• Tiny and low spec (more of a PDA than PC) around the £400-700 mark

  • Equivalent spec to a, non-touchscreen, laptop that currently retails for about £300-450 but costing £1500-2100

I think I'm stick with pencil and paper with printouts of docs I want to read for now.

In terms of specification what I'm looking for is:
  • 10-12 inch screen

  • Run OneNote 2007, Acrobat reader and Firefox at the same time with reasonable performance from both

  • WiFi

  • At least 64Gb available local storage after all system/application requirements are fulfilled

  • Support for external USB keyboard and mouse

  • At least 3 USB ports (2 for keyboard and mouse plus one for memory stick)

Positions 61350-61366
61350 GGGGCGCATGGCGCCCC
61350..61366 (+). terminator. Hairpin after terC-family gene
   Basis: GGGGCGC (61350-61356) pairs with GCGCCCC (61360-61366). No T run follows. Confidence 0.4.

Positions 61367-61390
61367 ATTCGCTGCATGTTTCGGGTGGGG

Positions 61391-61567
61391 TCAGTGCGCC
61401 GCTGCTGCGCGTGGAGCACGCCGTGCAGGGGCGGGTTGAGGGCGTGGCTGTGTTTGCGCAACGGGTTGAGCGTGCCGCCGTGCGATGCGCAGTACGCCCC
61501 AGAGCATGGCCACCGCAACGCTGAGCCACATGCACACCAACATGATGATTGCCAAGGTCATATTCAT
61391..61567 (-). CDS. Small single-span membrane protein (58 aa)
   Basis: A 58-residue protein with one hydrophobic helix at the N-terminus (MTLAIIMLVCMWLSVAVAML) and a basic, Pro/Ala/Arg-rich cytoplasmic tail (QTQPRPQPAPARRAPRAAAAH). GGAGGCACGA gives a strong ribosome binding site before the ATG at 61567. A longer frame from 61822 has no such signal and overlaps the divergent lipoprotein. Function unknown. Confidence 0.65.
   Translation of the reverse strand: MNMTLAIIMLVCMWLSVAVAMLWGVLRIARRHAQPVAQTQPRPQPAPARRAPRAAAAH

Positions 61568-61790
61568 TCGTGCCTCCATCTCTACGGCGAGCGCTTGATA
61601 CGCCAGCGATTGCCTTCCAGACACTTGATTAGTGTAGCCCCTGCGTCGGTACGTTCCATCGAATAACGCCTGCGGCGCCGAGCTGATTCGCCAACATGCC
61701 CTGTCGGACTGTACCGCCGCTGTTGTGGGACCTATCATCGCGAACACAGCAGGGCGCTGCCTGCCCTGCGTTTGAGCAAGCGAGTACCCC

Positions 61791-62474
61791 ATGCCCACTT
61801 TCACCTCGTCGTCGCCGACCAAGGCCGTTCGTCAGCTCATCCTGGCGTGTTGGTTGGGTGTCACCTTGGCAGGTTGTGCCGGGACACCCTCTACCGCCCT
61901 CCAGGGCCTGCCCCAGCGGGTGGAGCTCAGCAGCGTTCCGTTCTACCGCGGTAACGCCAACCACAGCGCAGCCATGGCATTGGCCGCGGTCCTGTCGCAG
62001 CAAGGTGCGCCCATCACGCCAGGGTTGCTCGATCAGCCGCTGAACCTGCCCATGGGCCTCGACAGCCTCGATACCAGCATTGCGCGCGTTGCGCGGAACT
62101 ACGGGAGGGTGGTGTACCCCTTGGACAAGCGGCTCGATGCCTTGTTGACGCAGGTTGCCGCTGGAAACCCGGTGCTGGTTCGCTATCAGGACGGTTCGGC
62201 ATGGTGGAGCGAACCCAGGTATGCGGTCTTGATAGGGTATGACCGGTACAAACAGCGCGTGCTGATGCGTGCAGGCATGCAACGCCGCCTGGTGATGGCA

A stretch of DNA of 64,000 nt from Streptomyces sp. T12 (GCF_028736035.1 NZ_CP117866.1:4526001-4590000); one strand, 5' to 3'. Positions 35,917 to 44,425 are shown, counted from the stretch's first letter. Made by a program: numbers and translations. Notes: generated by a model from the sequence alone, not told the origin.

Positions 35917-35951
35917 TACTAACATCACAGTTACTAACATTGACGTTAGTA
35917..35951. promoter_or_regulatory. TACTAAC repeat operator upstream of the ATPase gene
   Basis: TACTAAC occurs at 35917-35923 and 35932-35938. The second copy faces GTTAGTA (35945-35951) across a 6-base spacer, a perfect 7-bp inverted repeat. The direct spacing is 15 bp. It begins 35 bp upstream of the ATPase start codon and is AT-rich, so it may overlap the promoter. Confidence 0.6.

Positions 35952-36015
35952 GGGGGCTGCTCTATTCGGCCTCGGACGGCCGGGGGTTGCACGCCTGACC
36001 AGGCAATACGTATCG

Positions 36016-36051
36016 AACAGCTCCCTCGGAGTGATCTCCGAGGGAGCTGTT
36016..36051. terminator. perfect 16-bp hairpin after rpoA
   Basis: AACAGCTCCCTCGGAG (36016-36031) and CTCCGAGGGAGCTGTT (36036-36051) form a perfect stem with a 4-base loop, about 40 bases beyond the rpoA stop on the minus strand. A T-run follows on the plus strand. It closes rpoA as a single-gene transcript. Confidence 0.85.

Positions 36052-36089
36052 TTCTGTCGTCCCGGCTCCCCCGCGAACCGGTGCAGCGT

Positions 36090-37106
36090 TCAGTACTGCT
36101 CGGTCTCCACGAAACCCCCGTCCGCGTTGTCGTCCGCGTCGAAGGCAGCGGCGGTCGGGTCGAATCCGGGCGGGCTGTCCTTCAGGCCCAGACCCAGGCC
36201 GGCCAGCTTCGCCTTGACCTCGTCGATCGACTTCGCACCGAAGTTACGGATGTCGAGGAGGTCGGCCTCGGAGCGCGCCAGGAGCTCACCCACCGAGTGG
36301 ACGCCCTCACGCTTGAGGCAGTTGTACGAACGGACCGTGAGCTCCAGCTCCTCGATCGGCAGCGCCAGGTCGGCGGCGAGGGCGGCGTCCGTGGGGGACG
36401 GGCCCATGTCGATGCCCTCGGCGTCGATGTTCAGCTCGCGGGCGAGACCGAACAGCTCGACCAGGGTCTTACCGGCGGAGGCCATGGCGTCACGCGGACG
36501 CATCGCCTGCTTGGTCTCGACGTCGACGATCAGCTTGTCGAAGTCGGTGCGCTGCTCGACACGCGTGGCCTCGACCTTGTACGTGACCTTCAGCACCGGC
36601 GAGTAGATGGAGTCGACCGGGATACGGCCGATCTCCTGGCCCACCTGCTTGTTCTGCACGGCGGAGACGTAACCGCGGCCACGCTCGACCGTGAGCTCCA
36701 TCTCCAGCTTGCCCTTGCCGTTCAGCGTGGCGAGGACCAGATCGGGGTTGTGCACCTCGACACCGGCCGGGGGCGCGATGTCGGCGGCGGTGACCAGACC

• Price point under £500

  • Handwriting recognition

Thursday, February 04, 2010

Oracle aims to secure future of Sparc, Solaris and Sun hardware

Interesting article on about how Oracle are looking to secure the future of Sparc, Solaris and Sun Hardware. They don't mention it but I wouldn't be surprised if we see 'Database as an Appliance' coming soon with Oracle Database running on Sun Hardware with management taken out of the hands of the local DBA and automated or made accessible only to Oracle themselves. This isn't a 'Death of the DBA' thing, the sort of sites that could go for something like that are probably the ones that don't have a DBA, just a support tech who has a couple of books, the sort of sites that probably run M$ SQLServer now.